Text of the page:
Burpees have many strength and conditioning benefits, but they also put a pressure on your hip flexors and lower back. You flex your hips every time you move from the squat to the plank and back to the squat. Depending on your hip muscle flexibility, this hip flexion pulls your lower back muscles to a larger or smaller extent. To keep your spine straight and neutral while performing burpees, it’s critical to limit movement to the hips as much as possible.

Furthermore, because squats can cause back pain if done incorrectly, the speed with which you perform burpee exercises increases that danger. Burpees must be performed slowly enough to ensure perfect form when completing the squat.

Burpees, unlike sit-ups, provide more overall advantages than hazards of back strain. Still, because such dangers exist, it’s critical to exercise caution and perfect form when executing burpees. If you already have back pain, you should save burpees until another day when you feel better.


Toe touches might worsen pain in people who have a lower back issue. Slow, steady movements are required while doing toe touches. Warm up your muscles beforehand by bringing your knees to your chest. Quick movements with toe touches can put tension on the back muscles and put pressure on the spinal discs. If you have a lower back pain condition like sciatica, avoid toe touches.


Ironically, the superman stance makes you vulnerable to back discomfort rather than invincible. Lying on your stomach with your arms extended in front of you, perform the prone superman stance. You’ll look like a prone superman in this pose, hence the name. You raise your arms and legs off the ground at the same time once you’re in the stance.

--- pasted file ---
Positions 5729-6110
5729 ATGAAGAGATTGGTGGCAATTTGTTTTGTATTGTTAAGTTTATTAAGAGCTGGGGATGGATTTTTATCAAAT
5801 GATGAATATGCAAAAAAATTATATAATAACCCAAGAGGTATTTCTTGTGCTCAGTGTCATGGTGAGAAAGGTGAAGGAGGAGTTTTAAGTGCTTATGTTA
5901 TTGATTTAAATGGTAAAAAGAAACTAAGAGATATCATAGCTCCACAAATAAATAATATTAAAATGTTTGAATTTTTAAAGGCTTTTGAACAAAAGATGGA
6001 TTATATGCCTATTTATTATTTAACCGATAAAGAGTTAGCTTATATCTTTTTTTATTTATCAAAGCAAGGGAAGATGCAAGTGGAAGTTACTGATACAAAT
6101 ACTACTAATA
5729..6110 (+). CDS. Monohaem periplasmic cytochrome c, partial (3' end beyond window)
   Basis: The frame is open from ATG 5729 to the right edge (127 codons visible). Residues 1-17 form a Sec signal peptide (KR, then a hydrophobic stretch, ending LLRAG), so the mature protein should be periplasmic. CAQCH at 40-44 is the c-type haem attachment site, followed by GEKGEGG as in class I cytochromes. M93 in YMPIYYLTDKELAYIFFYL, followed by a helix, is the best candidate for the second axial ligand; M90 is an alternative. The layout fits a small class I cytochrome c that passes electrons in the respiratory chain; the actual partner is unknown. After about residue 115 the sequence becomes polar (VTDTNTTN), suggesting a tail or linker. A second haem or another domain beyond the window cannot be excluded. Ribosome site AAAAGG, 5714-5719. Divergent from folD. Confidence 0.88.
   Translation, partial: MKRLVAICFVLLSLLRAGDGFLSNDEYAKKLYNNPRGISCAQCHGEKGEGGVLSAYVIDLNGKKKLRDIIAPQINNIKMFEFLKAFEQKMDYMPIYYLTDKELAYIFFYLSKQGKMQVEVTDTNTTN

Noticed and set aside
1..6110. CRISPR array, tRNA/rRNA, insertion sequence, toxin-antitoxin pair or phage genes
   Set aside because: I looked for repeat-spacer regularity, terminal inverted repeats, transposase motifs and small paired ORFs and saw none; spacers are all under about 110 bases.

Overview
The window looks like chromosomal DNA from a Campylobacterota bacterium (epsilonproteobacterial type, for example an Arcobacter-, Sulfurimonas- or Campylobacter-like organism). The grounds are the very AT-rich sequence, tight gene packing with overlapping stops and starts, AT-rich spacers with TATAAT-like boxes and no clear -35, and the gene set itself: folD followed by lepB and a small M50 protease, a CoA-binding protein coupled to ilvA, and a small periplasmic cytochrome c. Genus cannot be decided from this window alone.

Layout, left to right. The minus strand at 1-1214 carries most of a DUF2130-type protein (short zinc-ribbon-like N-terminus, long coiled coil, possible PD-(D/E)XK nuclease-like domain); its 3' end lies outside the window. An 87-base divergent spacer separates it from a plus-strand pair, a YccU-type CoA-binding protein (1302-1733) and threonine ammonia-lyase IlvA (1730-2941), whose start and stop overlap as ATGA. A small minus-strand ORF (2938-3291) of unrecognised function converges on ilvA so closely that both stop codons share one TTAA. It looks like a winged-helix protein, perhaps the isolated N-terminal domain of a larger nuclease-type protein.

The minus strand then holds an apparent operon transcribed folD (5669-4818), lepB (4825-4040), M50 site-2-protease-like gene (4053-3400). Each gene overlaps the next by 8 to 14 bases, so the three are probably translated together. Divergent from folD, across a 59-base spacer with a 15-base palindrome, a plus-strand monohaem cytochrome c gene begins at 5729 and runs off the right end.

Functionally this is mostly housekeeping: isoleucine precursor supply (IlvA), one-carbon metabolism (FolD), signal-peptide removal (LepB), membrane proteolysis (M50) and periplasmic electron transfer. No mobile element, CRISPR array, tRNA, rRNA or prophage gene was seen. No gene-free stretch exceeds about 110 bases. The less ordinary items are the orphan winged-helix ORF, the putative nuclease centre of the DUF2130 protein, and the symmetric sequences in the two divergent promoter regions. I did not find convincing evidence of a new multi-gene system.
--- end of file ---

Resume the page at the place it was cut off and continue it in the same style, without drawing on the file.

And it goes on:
This exercise requires a very limited range of motion. As a result, the superman stance is unlikely to significantly develop your lower back, glute, and hamstring muscles. It is also possible to develop back pain and spasms as a result of this workout. The purported benefits of the superman exercise, like sit-ups, do not always exceed the dangers of back strain.


When done correctly, the glute bridge is a fantastic back workout. Here’s how to do a glute bridge correctly:

1. Lie on your back with your feet hip-width apart.
2. Bring your feet closer to your hips, so that when you lift your hips, your knees are above your heels.
3. Lift your hips with your core and glutes, being cautious not to overextend them.

Lifting your hips should be powered by your glute muscles. When you lift too high, you risk hyperextension of the back muscles. When you use a glute bridge to lift your hips too high, the lower back muscles take over and hyperextend. This movement has the potential to crush spinal discs and aggravate any existing back discomfort. To avoid back pain from a glute bridge, make sure to do it correctly and gently.


The forearm plank is a low-impact exercise that engages all core muscles at the same time. While planks effectively work your core muscles, many people report a pinching sensation in their lower back when completing a forearm plank. Improper technique, along with most other exercises on this list, is the most typical cause of forearm plank back pain.